When people post photos of their fitness pursuits on social media they may be influencing, for better or worse, the health of their pals too, a new study suggested. The more exercise-related posts a person sees on social media, the more concerned they feel about their own weight, the researchers said.
"Our results were mixed. Good can come out of this, in the sense that it can make some people more interested in exercising and feel better about exercising, but it might make other people feel worse about themselves if they are more concerned with their weight," said co-author of the study Stephen Rains, Associate Professor at the University of Arizona, US.
For the study, published in the journal Health Communication, researchers asked 232 participants to log into their favourite social media site and look at the past 30 days worth of posts from their friends.
The participants counted how many of the posts -- photos or text -- depicted their friends engaging in exercise.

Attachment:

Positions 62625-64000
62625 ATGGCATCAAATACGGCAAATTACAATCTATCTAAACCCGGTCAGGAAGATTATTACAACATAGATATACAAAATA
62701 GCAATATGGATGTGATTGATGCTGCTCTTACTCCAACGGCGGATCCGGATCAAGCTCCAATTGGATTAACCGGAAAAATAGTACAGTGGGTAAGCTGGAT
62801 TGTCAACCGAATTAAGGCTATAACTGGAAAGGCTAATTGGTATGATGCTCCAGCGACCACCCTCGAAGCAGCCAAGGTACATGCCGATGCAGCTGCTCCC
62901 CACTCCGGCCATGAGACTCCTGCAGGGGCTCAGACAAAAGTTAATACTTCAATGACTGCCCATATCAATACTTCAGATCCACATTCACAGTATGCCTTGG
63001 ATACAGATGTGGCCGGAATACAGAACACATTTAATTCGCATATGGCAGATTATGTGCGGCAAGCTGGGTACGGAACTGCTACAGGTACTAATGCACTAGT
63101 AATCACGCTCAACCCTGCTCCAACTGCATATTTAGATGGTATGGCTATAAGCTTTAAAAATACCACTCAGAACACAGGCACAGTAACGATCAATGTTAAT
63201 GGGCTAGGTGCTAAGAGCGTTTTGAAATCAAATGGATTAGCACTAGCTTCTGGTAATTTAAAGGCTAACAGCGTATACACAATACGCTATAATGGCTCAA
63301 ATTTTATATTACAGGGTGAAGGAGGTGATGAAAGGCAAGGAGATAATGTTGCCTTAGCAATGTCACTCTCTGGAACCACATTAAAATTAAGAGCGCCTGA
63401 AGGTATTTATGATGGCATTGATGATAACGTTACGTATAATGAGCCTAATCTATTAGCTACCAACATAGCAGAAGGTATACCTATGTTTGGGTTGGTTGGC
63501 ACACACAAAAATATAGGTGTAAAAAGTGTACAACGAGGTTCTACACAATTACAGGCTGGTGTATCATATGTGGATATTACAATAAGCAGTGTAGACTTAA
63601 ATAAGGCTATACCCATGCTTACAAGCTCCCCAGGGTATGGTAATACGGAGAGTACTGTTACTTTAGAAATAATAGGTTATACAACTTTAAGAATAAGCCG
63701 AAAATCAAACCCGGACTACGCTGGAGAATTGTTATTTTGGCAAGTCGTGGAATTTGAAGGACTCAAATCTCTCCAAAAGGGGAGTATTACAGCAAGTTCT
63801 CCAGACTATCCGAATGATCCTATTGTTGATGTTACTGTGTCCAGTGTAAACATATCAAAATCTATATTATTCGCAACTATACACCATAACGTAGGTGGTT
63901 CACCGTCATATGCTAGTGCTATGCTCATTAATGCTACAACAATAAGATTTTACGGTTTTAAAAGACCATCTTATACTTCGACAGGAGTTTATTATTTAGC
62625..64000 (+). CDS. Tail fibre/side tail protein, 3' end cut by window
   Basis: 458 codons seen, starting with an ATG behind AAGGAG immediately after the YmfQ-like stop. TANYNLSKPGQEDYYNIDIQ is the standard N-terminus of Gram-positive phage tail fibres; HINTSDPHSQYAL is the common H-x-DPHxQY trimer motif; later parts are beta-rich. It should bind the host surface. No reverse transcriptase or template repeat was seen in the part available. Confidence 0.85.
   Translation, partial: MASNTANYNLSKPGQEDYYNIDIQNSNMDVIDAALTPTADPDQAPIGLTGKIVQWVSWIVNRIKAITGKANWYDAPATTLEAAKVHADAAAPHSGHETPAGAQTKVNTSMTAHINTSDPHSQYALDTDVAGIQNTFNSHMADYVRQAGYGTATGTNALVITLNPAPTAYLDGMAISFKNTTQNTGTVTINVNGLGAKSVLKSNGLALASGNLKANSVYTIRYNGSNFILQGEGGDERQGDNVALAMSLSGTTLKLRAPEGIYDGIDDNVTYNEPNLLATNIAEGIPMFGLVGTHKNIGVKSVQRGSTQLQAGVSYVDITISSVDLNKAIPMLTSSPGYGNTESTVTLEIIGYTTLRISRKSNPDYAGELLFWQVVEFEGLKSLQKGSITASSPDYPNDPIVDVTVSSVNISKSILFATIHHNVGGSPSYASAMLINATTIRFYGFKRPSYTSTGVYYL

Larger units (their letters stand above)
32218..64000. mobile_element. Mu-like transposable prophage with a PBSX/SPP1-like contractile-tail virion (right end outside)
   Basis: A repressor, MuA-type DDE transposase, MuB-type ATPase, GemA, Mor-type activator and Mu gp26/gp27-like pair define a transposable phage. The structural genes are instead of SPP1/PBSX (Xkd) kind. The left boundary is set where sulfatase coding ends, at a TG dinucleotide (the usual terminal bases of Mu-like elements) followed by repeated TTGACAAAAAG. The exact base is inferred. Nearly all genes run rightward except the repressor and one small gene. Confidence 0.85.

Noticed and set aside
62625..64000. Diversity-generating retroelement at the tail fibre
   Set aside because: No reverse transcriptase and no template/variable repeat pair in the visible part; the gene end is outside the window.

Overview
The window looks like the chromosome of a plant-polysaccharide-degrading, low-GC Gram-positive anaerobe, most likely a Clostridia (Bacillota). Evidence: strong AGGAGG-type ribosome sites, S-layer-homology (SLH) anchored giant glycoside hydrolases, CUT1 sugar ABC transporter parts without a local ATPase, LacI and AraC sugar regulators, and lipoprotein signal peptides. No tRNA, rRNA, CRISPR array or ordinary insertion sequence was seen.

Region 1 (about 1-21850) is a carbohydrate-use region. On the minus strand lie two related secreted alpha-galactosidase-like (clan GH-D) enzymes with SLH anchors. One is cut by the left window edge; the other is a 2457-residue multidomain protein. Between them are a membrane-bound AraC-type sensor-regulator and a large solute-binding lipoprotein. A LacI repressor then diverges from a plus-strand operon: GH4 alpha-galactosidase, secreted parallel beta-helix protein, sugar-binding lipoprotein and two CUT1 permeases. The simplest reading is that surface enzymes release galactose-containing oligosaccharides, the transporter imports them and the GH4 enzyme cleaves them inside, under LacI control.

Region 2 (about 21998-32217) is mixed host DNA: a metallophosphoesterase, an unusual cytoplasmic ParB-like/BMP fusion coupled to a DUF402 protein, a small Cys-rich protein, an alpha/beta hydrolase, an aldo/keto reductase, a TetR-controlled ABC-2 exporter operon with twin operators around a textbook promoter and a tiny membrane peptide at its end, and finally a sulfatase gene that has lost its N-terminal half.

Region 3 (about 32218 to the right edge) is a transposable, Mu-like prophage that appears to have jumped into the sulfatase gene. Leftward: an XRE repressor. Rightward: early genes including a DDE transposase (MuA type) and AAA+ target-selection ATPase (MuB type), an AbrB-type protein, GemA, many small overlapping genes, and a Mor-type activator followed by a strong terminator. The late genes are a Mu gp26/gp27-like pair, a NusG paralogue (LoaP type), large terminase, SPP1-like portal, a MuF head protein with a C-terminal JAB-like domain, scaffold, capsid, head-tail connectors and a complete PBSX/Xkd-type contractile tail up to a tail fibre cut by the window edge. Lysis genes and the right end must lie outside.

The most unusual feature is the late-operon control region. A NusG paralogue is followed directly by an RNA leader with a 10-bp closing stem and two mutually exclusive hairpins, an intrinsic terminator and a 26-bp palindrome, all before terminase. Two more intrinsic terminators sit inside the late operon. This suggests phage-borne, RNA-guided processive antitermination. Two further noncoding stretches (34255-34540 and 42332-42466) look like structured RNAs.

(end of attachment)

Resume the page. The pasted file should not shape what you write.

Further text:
For the study, exercise was broadly defined as any physical activity for the purpose of maintaining fitness and health, which could include anything from hiking to taking a walk to going to the gym.
Participants then chose three of their social media connections who made the most exercise-related posts and rated their perceived similarity to each of those individuals.
They also completed questionnaires that measured their level of concern about their weight, their general attitudes about exercise, and their tendency to make either upward or downward social comparisons.
The mixed findings suggest that social media's impact on health is indeed real, if nuanced, and deserves additional attention, the researchers noted.